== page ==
The transition to school

Claire Hughes asks what matters and why.

Alongside the birth of a sibling, the transition to school is the first major event in many children’s lives. This period is, for most children, exciting and enjoyable but it also brings social, practical and academic demands that some find challenging. Longitudinal studies confirm the importance of individual differences in early school success, but explanations remain elusive. Challenges include the lack of consensus about how ‘school readiness’ should be defined, the dearth of simple measurement tools, and difficulties in making causal inferences about family influences on children’s development. Nonetheless, recent years have seen progress in research, leading to interventions that could narrow the achievement gap between children from affluent and disadvantaged families.

Editor's note: This article is just one of several related to schools and education in the September 2015 issue. See also: 

- From adversity to buoyancy: Marc Smith reconceptualises resilience in schools.

- New voices: Do schools need lessons on motivation?

- Big picture: Learning through landscapes

- Channelling strengths in young people

- We talk to Camilla Sanger about her work with the NSPCC

- Consent and looked-after children

- Recognising ADHD in schools


As the end of summer is upon us, parents of four-year-old children will almost certainly begin to wonder about how their children’s lives will change once they start school. What can they do to prepare their offspring? Are they ‘ready’?  

‘School readiness’ is a term that means different things to different people. For politicians and many parents, school readiness hinges on achieving foundation skills in literacy and numeracy (Barbarin et al., 2008). Teachers, however, are more likely to highlight the importance of children’s behaviour and socio-emotional development. For example, in a USA survey of more than 3500 kindergarten teachers, respondents reported adjustment problems in half or more of their class (Rimm-Kaufman et al., 2000). Confirming the validity of these teachers’ concerns, robust links have been reported between preschoolers’ control of attention and behaviour and key long-term outcomes, including academic achievement (e.g. McClelland et al., 2013).

Defining school readiness is also complicated by the fact that learning takes many forms: from surface learning (e.g. letter recognition) to deep learning (e.g. problem solving). Reflecting this heterogeneity, the UK Department of Education has issued Foundation Stage Goals that encompass both ‘Areas of Learning’ (e.g. literacy, numeracy) and ‘Characteristics of Effective Learning’ (e.g. self-regulatory and social skills, motivation to learn). Likewise, Blair and Diamond (2008) have argued that effective learning depends not only on cognitive skills but also on the physiological systems involved in adaptive responses to stress. Extending this multi-layered approach upwards, other theorists have noted that academic achievement is linked to variation in children’s beliefs – for example, about whether intelligence is fixed or malleable. That is, children who believe that they can, through effort, improve their performance on a task will be more motivated to persist in their efforts or to try out different strategies.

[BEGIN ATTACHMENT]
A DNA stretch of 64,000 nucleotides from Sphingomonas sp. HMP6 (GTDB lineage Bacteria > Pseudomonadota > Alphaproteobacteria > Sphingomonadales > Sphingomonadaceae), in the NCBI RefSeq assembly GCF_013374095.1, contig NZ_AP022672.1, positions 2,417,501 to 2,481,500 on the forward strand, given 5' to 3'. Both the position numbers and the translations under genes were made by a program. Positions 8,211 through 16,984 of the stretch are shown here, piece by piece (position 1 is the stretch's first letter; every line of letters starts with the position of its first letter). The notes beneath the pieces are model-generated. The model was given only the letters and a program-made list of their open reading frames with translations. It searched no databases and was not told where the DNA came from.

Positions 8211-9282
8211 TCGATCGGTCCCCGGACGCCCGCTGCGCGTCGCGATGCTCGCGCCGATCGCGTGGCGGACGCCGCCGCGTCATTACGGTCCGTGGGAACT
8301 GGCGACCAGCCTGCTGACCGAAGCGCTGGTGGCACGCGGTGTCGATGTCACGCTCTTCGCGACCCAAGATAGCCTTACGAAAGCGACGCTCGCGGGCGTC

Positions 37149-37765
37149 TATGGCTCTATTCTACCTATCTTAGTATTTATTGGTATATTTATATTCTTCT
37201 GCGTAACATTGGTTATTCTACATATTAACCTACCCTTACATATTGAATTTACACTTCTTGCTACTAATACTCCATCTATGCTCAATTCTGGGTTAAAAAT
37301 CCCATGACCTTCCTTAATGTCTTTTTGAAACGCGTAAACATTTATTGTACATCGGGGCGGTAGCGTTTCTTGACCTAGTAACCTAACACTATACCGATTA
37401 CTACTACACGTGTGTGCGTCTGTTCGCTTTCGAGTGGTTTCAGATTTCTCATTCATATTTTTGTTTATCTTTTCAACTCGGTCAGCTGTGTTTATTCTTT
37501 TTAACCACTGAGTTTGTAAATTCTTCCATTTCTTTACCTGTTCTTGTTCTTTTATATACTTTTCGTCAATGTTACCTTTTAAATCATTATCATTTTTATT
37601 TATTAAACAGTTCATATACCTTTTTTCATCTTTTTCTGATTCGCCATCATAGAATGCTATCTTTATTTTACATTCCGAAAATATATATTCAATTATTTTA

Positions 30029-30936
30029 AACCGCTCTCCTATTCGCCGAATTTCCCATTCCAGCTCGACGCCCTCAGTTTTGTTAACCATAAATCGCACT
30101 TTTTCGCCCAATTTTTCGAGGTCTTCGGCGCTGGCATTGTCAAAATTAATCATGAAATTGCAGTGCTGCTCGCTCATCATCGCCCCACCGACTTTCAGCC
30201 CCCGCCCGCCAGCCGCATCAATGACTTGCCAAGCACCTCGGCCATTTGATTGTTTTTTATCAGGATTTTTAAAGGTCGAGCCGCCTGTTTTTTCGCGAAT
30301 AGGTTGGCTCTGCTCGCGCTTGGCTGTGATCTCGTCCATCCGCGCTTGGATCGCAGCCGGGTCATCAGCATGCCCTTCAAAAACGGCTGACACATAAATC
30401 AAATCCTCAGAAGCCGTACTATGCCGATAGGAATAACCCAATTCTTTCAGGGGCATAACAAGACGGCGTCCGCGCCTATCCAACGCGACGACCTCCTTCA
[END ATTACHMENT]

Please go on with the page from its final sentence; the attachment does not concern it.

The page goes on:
Finally, it is worth noting that the very term ‘school readiness’ can be seen as intrinsically unfair, in that it appears to place the burden of responsibility for success in the transition to school on the child. Given the social inequalities in many societies, assessing whether or not a child is ‘school ready’ is, arguably, a myopic exercise. Instead, leading theorists have recently proposed an interactive model in which families, schools and communities share a joint responsibility for children’s school readiness (e.g. Williford et al., 2013). From this perspective, the definition of school readiness should encompass not only children’s ability to meet everyday social and practical challenges but also key aspects of social support (which I will discuss later).

Measuring school readiness
In the past, school readiness has been assessed via detailed psychometric tests of specific pivotal cognitive skills. Adopting this traditional approach, this autumn the UK government will ask Reception teachers to complete a ‘base-line assessment’ for every child within the first few weeks of school (2015 is a pilot year; the plan is for these tests to become mandatory in 2016). Understandably, teachers have voted to boycott this mass testing of four-year-olds; likewise, many famous children’s authors have signed an open letter of protest, arguing that children in the UK already face too many tests and that four-year-olds are just too young to be assessed. From a psychologist’s perspective one might also add that formal psychometric assessments do not capture problems of behaviour and emotion regulation, which are increasingly recognised as key barriers to school readiness. So do we have more promising alternative strategies?